Behind the scenes of Wolf Hall: lots of tennis balls but no lawnmowers

Watch exclusive clips from the set of BBC2's imposing adaptation of Hilary Mantel's Tudor novel

Hilary Mantel’s Booker prize-winning novel Wolf Hall tells the story of Henry VIII’s righthand man Thomas Cromwell. Born the son of a lowly blacksmith, he climbs the ranks of Tudor society to become the King’s trusted advisor – and BBC2 is dramatising his ascent with rigorous attention to detail.

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“It’s a period that we will never tire of reading about,” explains series producer Mark Pybus. “There’s something deeply human about Henry’s problem. The man who had it all couldn’t have the one thing that he most wanted.” 

Director Peter Kosminsky insisted on filming the entire series on location. Over 17 weeks, the cast and crew took over 28 historic British buildings, including six National Trust properties. “All those small details add up and make a significant difference,” says Pybus.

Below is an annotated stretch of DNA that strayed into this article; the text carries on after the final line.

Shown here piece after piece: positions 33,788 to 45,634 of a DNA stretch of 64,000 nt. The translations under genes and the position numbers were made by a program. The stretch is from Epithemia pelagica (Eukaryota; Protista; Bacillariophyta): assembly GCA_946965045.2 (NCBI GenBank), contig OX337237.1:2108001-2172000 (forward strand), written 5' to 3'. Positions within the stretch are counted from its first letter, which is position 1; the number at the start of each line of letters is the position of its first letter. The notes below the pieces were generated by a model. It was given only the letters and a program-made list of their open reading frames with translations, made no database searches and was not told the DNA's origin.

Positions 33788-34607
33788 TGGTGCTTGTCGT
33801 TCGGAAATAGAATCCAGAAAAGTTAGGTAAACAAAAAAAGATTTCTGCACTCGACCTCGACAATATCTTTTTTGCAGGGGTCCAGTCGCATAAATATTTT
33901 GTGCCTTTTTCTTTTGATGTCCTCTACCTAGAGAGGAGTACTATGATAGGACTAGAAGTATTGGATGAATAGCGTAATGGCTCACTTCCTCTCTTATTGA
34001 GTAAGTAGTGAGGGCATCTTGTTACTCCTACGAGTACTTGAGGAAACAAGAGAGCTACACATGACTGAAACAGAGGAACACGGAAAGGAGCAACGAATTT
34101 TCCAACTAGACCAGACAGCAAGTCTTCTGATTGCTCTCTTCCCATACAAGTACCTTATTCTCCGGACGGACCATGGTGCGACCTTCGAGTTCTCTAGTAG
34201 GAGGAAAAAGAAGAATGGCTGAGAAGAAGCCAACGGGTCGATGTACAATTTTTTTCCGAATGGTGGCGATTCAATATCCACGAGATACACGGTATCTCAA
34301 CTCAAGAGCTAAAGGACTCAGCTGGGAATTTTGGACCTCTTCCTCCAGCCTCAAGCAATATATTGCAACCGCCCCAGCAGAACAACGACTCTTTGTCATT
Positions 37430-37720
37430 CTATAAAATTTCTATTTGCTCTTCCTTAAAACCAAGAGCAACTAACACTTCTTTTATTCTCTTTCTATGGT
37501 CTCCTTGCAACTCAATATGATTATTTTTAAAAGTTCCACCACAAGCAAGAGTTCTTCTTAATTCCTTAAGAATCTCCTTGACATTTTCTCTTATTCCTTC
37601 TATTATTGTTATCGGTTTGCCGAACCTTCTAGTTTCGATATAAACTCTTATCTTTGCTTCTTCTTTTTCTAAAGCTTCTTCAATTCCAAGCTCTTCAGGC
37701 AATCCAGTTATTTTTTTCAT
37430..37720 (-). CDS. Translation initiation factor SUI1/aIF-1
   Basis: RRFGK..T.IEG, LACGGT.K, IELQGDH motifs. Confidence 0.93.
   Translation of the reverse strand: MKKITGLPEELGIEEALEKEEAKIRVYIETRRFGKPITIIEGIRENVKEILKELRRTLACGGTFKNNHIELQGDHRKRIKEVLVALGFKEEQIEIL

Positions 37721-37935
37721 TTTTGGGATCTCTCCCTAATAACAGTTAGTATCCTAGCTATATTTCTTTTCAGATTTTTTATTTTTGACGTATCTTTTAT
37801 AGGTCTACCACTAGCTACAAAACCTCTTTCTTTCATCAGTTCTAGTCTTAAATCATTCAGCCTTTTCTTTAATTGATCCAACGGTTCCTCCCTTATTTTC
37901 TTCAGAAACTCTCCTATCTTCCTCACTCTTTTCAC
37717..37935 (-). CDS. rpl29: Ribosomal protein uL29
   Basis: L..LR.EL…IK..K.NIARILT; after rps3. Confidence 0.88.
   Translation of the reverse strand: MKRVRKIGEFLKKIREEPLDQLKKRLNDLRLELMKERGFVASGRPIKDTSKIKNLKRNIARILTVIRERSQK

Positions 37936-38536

Some – such as Penshurst Place in Kent – were actually visited by Henry VIII 500 years ago. Others will be glimpsed several times in various guises. Chastleton House, a Jacobean stately home in Oxfordshire, for example, is the location of the small stone courtyard in young Cromwell’s Putney, while the interiors double as Wolf Hall, the Seymour family home (as seen above). 

Lawnmowers were banned for six weeks before filming so there were no telltale modern stripes marring Henry’s view. As for the tennis balls, they’re written into the contract: no equipment can pass the threshold without tennis balls on legs or wheels to prevent damage.

Using historic properties “helps bring a realness to the project”, says Pybus, “which is very much at the heart of Hilary’s books.”

Wolf Hall begins on Wednesday 21st January on BBC2 at 9pm.

See below for videos about the props and costumes used during shooting:

http://www.youtube.com/watch?v=gYnnsPvrTq4
http://www.youtube.com/watch?v=R9qp_0rKXBg

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*Videos courtesy of the National Trust, Brian Cleckner and Kevin Babey